The R version 4.0.2 software (“survival” and “survminer” packages) served for identifying the potential prognostic factors. Univariate Cox regression analysis assisted in confirming many prognostic factors, and multivariate Cox regression analysis assisted in confirming independent prognostic factors. Nomograph was developed using R software. Finally, GSE84426 was used to validate the prognosis value of COL10A1 expression.

2.5. Protein Interaction Network Analysis

The STRING database (https://string-db.org/) served for exploring the predicted and actual correlations of protein interactions with COL10A1 expression patterns. Proteins interacting with the COL10A1 were screened.

2.6. Analysis on the Correlation of COL10A1 with Immune Cell Infiltration

The “cibersort” package (R version 4.0.2 software) assisted in analyzing the percentage occupied by 22 immune cell types (LM22 gene signature) in GC tissues. A further quantification was conducted on the correlation of COL10A1 expression with proportions occupied by different immune cells. The “ggplot2” and “limma” packages (R version 4.0.2 software) served for analyzing and plotting data at last. Also, we referenced the TIMER database for analyzing the tumor-infiltrating immune cells (CD8+ T cells, CD4+ T cells, B cells, macrophages, neutrophils, and DCs).

2.7. Gene Ontology (GO) and the Kyoto Encyclopedia of Genes and Genomes (KEGG) Pathway Analysis

GO enrichment that involves cellular components, molecular functions, and biological process is capable of defining special biological characteristics regarding certain genes in various respects. The KEGG enrichment served for investigating the biological pathways in some genes. GO and KEGG analysis were conducted under the assistance of the R 3.6 software together with “clusterProfiler” package. Moreover, “ggplot2” package was used for the outcome visualization.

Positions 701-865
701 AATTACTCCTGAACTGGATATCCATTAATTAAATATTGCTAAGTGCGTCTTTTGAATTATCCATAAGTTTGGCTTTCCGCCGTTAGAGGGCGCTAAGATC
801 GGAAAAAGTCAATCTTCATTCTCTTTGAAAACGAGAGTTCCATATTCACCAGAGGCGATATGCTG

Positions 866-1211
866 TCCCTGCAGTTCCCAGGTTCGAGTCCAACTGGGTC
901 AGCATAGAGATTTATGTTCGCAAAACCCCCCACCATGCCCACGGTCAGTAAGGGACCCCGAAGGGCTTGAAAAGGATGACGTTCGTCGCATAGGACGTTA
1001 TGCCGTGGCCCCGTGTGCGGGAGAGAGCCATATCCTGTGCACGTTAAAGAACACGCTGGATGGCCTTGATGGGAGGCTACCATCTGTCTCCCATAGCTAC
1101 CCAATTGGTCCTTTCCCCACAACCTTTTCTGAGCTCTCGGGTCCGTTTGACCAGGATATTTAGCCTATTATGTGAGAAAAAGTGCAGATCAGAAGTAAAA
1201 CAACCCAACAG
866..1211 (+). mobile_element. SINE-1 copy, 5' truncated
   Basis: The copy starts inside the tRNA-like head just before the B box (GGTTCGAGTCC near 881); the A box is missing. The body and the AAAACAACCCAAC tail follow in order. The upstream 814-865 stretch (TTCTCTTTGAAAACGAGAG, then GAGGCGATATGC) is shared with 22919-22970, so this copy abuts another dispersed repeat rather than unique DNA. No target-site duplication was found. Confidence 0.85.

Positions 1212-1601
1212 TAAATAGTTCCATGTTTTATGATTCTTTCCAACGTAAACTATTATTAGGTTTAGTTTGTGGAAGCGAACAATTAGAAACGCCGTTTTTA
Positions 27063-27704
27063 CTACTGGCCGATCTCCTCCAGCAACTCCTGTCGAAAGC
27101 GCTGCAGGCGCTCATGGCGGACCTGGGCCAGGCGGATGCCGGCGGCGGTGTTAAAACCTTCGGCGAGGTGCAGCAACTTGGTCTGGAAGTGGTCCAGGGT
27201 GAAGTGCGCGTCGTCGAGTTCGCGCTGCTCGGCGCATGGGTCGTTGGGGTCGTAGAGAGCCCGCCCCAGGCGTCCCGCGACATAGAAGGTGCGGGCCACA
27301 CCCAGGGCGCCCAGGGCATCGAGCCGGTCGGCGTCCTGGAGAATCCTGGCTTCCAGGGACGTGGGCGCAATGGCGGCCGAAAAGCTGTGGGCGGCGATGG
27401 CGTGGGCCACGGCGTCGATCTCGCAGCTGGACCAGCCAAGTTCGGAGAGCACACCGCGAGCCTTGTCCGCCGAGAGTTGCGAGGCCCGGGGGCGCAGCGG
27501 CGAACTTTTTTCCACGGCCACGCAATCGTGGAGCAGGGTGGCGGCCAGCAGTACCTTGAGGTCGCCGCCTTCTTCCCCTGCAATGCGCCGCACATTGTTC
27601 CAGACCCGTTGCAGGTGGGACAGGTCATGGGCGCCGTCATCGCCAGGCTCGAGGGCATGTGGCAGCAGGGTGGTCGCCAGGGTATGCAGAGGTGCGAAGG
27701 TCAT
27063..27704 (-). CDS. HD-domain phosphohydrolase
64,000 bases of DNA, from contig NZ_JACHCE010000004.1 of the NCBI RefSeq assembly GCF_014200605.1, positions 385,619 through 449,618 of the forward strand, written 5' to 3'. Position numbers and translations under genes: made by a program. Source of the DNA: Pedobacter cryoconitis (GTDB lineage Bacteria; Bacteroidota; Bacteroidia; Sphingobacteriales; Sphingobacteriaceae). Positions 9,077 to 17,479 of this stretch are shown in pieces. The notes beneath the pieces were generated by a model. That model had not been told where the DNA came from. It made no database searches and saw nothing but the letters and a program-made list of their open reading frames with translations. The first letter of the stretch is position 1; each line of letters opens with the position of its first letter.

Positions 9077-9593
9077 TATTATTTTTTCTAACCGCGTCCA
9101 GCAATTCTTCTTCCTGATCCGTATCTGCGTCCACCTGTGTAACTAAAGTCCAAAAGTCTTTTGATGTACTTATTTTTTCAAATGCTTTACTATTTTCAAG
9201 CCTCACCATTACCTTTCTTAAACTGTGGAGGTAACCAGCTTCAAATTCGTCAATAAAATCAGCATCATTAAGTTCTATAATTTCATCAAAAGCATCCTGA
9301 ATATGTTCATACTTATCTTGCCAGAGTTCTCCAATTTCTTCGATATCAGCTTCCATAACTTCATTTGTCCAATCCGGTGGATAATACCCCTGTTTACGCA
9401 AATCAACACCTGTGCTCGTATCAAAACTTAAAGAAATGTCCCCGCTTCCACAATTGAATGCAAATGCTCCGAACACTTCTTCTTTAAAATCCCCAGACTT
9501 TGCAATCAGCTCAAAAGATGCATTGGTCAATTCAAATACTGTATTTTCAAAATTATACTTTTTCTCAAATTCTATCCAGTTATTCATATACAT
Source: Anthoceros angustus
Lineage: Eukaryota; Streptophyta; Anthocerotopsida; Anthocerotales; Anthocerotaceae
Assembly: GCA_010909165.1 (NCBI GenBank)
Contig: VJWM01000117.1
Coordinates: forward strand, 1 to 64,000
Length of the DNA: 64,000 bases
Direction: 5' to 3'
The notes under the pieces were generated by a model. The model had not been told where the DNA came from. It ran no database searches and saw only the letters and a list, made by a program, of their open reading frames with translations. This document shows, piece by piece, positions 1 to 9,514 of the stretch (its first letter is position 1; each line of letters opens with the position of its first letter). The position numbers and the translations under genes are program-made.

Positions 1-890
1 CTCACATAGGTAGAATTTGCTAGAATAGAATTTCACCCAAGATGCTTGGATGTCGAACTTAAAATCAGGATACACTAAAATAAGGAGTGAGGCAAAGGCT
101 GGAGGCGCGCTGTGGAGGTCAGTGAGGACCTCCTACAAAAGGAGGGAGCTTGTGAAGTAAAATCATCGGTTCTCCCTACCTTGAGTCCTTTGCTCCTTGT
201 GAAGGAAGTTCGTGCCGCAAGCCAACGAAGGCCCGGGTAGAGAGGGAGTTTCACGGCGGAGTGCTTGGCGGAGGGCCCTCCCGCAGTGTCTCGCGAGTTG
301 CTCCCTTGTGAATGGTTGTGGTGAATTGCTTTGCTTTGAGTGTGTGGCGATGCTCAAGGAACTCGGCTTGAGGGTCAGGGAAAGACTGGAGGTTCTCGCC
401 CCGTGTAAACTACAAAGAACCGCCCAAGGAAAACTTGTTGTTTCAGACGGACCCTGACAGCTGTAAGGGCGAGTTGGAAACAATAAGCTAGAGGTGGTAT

2.8. GSEA

The median COL10A1 expression was taken into account for dividing patients into group with high expression and group with low expression by using the GSEA software; also, the gene enrichment pathways with the highest ranking in the two groups were detected (Molecular Signatures Database c2. Cp. Kegg. V7.2. Symbols). We used the Gene Matrix Transposed function dataset as a reference gene set specific to all analyses. indicated significant enrichment.

2.9. Statistical Analysis

IBM SPSS Statistics for Windows, version 20.0 (IBM Corporation, Armonk, NY, USA) and R version 4.0.2 served for the statistical analyses. The gene expression data were in the form of . A -test assisted in comparing GC tissues and paracarcinoma tissues in terms of the COL10A1 expression in the TCGA and GEO databases. Wilcoxon’s signed-rank test assisted in analyzing the correlation of the COL10A1 with clinical characteristic variables. The hazard ratio and 95% CI were calculated with the univariate and multivariate Cox analyses. Finally, R was used to draw nomogram and build a prediction model. We plotted ROC curve and calculated AUC by using “ROCR” package for assessing the ability to distinguish tumor and normal tissue. A value < 0.05 reported statistical significance. indicated significant enrichment.

3. Results

3.1. Microarray Data and Identification regarding DEGs in GC

For finding DEGs in GC, the current study included 375 GC samples and 32 paracancer tissue samples from the TCGA. At last, we identified 7179 upregulated and 3771 downregulated genes (). The COL10A1 distribution of the DEGs was visualized in a volcano plot (Figure 1(a)). Both paired and unpaired results displayed the higher COL10A1 expression in tumor tissues relative to control adjacent tissues (Figures 1(b) and 1(c)).

3.2. Relationship of Clinicopathological Characteristics with COL10A1 Expression